A new initiative has been launched in the UK to raise awareness of modern-day slavery among the Romanian community living in the Midlands.
Global anti-slavery charity Hope for Justice is working with Street Pastors to raise the profile of this issue and to signpost potential victims to support.
The charity has seen a rise in the activities of Romanian crime gangs over the past year, with many of them illegally trafficking vulnerable young girls from Romania to the Midlands, and forcing them into sex work.
One Hope for Justice investigator, based in the West Midlands, said: “The Romanian community across the region is ever growing.
“Since Operation Fort, when we worked alongside police to foil the largest modern slavery and trafficking gang in UK history, we have noticed Romanian crime gangs filling the vacated void.
“Young women are being particularly targeted, with gangs recruiting them into sexual exploitation.
These victims have difficulty reaching out for help for all sorts of reasons, including fears of being deported, misinformation instilled into them by their gang masters, or language barriers.”
As part of the new partnership with Street Pastors, leaflets will be distributed at locations where vulnerable people are known to attend. This literature will inform people about modern slavery, explain how to spot the signs, and signpost victims to support that is available at Hope for Justice.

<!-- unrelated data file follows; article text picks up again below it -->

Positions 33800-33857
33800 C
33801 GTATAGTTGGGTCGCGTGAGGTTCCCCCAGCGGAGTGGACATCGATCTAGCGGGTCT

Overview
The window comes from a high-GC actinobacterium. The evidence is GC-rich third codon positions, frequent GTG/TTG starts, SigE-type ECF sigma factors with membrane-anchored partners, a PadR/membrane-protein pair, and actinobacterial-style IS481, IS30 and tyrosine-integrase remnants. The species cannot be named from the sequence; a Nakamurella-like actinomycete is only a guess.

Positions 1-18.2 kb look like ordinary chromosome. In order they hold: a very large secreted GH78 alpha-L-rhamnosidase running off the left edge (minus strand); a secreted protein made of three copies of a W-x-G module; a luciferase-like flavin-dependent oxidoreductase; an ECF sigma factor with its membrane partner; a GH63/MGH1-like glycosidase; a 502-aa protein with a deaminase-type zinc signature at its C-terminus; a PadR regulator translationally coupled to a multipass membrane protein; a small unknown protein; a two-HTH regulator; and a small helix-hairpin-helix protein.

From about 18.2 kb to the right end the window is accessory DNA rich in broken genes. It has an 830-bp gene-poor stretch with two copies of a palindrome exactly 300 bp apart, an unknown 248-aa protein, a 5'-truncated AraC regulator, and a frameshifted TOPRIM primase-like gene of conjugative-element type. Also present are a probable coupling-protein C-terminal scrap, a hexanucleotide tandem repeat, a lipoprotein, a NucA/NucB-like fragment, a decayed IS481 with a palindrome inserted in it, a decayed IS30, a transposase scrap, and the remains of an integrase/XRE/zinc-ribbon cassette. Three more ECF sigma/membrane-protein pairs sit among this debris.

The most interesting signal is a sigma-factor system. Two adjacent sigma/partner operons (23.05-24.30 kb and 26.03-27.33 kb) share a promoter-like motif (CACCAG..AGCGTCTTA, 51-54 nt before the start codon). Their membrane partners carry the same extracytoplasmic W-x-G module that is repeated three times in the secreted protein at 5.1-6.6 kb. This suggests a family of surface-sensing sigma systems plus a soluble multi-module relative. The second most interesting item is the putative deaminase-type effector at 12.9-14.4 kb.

It is also hoped that this partnership will act as a pathway, with referrals being made to the charity, so that its investigative teams can act.
Investigators are deployed across the region to respond to referrals of potential trafficking cases and to proactively identify victims. They work closely with the police and other agencies to share intelligence, prevent exploitation, rescue victims, and support survivors.
Community blogs and social media groups are also being identified as a platform to increase awareness, circulate information and improve visibility so that victims have access to help.
The investigator said: “These Romanian crime gangs are highly organised and structured.
“Young Romanian girls are being contacted online and drawn into false relationships. They are tricked to come to the UK, only to be recruited into sex work when they arrive. They are made dependent on drugs or alcohol, and placed into sex work, with their services being advertised online. But all the while, their movements are being controlled by their ‘boyfriend’ – a trafficker.”
He added: “This new stream of our work opens up huge potential for identifying those who are vulnerable and at risk. We are really pleased to be working alongside Street Pastors to identify victims of slavery and to signpost them to the support that is available. We are also working closely with the police, sharing information with the aim to see more people rescued from exploitation.”